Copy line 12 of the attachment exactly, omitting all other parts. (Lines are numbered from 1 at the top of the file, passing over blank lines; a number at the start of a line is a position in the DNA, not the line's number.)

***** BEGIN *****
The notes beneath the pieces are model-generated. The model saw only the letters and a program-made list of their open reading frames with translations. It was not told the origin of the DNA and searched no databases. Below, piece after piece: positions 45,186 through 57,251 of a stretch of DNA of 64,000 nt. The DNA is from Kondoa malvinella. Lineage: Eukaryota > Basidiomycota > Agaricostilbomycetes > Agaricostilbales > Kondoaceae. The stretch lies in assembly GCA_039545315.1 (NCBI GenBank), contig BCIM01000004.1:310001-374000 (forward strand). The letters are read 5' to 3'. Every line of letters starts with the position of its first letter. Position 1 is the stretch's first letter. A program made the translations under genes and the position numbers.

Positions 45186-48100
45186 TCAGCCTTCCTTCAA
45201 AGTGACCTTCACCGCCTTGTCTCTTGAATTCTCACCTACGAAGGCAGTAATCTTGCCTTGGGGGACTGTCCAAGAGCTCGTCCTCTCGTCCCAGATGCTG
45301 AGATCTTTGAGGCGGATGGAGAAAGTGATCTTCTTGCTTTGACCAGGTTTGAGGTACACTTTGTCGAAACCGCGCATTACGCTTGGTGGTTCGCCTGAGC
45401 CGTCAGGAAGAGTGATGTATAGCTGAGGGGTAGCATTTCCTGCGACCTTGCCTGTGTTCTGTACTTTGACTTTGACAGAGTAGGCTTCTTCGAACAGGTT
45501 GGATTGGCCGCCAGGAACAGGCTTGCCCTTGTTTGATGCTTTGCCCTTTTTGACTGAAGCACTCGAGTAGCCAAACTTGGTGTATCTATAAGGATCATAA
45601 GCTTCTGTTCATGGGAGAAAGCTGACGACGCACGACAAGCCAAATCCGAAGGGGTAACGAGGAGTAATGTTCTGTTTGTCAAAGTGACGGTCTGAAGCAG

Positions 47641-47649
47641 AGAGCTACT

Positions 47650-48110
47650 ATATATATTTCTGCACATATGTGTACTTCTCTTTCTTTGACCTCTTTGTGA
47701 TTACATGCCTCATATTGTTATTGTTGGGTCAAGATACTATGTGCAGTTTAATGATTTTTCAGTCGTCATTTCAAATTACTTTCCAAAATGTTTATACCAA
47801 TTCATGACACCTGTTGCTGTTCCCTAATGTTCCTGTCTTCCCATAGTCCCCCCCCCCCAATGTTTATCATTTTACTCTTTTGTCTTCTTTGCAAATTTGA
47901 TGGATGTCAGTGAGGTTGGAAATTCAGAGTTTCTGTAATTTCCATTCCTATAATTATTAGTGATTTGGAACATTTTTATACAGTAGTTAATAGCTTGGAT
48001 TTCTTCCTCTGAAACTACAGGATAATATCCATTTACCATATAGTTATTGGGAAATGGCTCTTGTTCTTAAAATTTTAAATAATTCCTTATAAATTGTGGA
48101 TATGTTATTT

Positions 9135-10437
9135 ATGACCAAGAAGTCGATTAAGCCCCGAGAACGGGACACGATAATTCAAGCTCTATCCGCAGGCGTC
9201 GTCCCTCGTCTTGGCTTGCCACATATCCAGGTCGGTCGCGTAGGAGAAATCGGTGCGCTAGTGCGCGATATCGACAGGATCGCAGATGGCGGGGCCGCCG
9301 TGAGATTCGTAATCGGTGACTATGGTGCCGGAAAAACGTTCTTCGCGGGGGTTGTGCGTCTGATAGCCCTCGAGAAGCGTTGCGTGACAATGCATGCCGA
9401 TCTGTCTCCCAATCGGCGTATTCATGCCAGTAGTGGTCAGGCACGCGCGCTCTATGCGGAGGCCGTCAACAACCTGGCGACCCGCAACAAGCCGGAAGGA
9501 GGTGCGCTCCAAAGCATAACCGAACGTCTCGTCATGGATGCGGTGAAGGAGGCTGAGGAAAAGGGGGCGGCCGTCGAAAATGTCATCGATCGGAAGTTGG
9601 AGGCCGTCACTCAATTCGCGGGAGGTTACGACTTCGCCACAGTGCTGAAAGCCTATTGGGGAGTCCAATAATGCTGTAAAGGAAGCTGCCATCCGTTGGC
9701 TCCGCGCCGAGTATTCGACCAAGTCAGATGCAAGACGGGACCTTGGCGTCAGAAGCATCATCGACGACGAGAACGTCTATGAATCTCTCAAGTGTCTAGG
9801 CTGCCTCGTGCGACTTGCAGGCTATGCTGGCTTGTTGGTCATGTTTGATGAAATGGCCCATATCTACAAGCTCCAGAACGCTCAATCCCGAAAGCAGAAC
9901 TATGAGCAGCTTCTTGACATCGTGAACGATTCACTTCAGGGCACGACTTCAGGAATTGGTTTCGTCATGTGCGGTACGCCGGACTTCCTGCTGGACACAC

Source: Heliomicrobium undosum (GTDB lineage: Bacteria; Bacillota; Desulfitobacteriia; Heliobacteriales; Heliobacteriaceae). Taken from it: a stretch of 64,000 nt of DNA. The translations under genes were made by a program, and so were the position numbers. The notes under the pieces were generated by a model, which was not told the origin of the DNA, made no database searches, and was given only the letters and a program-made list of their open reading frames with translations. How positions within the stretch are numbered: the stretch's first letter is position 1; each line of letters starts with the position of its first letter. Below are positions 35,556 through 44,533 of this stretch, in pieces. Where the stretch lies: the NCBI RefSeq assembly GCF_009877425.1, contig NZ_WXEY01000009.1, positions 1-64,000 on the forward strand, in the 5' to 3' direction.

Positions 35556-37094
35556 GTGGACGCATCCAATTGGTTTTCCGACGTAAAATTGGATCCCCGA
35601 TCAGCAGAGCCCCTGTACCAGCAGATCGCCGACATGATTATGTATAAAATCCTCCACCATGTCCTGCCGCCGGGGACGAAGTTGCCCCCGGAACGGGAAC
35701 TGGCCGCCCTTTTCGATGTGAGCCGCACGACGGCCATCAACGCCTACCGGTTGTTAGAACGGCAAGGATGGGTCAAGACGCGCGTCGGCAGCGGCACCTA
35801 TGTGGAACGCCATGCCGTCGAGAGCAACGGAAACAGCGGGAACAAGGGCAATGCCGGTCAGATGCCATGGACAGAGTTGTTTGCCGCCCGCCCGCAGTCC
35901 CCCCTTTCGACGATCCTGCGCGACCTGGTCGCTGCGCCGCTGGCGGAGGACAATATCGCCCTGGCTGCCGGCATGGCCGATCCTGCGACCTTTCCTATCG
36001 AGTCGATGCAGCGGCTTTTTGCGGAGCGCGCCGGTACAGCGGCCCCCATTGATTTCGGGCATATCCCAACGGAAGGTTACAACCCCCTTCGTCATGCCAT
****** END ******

47650 ATATATATTTCTGCACATATGTGTACTTCTCTTTCTTTGACCTCTTTGTGA